Computational Analysis of Protein Tunnels and Channels

Part of the Methods in Molecular Biology book series (MIMB, volume 1685)


Protein tunnels connecting the functional buried cavities with bulk solvent and protein channels, enabling the transport through biological membranes, represent the structural features that govern the exchange rates of ligands, ions, and water solvent. Tunnels and channels are present in a vast number of known proteins and provide control over their function. Modification of these structural features by protein engineering frequently provides proteins with improved properties. Here we present a detailed computational protocol employing the CAVER software that is applicable for: (1) the analysis of tunnels and channels in protein structures, and (2) the selection of hot-spot residues in tunnels or channels that can be mutagenized for improved activity, specificity, enantioselectivity, or stability.

Key words

Binding Protein Tunnel Channel Gate Rational design Software CAVER Transport 



The authors would like to express their thanks to Sergio Marques and David Bednar (Masaryk University, Brno) and to the editors Uwe Bornscheuer and Matthias Höhne (University Greifswald, Greifswald) for critical reading of the manuscript. MetaCentrum and CERIT-SC are acknowledged for providing access to supercomputing facilities (LM2015042 and LM2015085). The Czech Ministry of Education is acknowledged for funding (LQ1605, LO1214, LM2015051, LM2015047 and LM2015055). Funding has been also received from the European Union Horizon 2020 research and innovation program under the grant agreement No. 676559.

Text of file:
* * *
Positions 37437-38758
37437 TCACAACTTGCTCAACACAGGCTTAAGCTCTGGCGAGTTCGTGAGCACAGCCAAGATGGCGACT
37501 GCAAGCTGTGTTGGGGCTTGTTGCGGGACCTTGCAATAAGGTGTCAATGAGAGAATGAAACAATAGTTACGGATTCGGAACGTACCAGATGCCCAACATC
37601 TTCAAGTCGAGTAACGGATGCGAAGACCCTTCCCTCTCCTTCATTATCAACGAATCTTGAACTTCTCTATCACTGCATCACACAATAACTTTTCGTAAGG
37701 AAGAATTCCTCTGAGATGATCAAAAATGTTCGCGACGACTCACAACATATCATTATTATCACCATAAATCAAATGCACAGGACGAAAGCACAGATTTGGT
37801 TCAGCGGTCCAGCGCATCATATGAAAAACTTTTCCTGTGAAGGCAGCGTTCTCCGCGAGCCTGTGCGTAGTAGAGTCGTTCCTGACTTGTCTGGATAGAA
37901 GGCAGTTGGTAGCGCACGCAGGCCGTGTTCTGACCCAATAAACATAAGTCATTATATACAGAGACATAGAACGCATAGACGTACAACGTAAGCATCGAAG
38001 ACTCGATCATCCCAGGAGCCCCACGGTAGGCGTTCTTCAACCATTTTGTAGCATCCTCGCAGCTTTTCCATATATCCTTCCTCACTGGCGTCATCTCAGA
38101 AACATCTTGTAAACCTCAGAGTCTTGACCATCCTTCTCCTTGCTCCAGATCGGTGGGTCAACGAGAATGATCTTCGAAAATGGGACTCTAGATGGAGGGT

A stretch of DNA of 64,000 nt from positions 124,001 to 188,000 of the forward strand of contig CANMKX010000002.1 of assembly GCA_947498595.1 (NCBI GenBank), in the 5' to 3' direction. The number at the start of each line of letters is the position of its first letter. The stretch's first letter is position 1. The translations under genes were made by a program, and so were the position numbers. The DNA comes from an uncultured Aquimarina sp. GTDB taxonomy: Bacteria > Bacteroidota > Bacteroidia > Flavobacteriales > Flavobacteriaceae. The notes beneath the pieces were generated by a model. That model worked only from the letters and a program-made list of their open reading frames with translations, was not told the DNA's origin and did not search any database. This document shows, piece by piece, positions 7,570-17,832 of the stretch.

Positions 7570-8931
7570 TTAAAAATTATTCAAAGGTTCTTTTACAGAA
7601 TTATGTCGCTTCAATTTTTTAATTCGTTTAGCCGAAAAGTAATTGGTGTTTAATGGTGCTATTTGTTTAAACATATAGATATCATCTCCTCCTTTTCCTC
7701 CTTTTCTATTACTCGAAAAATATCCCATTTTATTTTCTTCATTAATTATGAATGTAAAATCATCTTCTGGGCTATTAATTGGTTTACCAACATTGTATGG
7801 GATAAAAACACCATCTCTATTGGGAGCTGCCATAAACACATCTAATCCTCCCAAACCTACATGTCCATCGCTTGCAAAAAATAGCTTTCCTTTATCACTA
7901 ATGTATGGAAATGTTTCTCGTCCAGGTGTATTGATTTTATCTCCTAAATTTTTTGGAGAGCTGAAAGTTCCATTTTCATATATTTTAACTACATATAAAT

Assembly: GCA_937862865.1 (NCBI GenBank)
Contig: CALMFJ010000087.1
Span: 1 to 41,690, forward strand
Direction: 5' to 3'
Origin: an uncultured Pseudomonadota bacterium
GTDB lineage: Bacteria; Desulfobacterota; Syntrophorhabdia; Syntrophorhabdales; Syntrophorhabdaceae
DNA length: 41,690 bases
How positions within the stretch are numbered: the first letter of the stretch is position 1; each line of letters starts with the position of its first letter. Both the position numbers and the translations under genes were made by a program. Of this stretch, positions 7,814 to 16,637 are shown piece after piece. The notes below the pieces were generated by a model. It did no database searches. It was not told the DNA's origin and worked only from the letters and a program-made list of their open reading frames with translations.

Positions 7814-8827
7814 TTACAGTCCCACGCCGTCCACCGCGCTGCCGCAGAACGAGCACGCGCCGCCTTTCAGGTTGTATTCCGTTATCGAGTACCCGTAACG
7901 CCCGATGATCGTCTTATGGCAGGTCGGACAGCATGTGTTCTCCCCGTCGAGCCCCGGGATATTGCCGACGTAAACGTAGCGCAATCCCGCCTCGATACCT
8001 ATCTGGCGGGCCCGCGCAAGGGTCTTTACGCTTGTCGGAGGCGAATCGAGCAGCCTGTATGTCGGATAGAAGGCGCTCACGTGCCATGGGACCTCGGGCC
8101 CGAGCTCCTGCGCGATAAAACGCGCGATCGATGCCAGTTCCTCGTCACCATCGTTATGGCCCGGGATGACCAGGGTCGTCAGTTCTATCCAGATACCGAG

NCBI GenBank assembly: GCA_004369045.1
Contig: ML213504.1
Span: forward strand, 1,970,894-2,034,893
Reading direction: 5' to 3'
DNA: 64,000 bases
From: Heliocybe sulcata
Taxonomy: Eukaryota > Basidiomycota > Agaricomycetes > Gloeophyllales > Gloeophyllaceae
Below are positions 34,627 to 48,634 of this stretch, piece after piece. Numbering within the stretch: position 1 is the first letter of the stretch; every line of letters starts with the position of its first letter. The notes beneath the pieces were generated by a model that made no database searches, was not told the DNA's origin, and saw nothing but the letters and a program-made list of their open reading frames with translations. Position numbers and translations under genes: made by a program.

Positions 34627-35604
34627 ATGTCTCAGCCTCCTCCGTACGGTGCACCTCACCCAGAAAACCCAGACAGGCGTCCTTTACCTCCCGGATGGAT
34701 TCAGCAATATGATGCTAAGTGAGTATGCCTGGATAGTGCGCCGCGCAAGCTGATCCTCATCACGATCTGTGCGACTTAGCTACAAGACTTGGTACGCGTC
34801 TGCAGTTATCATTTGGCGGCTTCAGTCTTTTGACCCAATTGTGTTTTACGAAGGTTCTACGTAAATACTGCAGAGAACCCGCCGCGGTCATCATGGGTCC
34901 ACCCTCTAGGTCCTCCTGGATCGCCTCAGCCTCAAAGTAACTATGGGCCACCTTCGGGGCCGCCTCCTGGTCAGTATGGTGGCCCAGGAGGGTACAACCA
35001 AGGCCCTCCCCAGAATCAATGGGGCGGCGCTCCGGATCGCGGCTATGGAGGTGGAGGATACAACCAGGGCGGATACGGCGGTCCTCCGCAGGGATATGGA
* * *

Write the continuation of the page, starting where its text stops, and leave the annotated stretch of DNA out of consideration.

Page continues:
1. 1.
    Prokop Z, Gora A, Brezovsky J et al (2012) Engineering of protein tunnels: keyhole-lock-key model for catalysis by the enzymes with buried active sites. In: Lutz S, Bornscheuer UT (eds) Protein engineering handbook. Wiley-VCH, Weinheim, pp 421–464Google Scholar
  2. 2.
    Gora A, Brezovsky J, Damborsky J (2013) Gates of enzymes. Chem Rev 113:5871–5923CrossRefPubMedPubMedCentralGoogle Scholar
  3. 3.
    Kingsley LJ, Lill MA (2015) Substrate tunnels in enzymes: structure-function relationships and computational methodology. Proteins 83:599–611CrossRefPubMedPubMedCentralGoogle Scholar
  4. 4.
    Biedermannova L, Prokop Z, Gora A et al (2012) A single mutation in a tunnel to the active site changes the mechanism and kinetics of product release in haloalkane dehalogenase LinB. J Biol Chem 287:29062–29074CrossRefPubMedPubMedCentralGoogle Scholar
  5. 5.
    Pavlova M, Klvana M, Prokop Z et al (2009) Redesigning dehalogenase access tunnels as a strategy for degrading an anthropogenic substrate. Nat Chem Biol 5:727–733CrossRefPubMedGoogle Scholar
  6. 6.
    Chaloupkova R, Sykorova J, Prokop Z et al (2003) Modification of activity and specificity of haloalkane dehalogenase from Sphingomonas paucimobilis UT26 by engineering of its entrance tunnel. J Biol Chem 278:52622–52628CrossRefPubMedGoogle Scholar
  7. 7.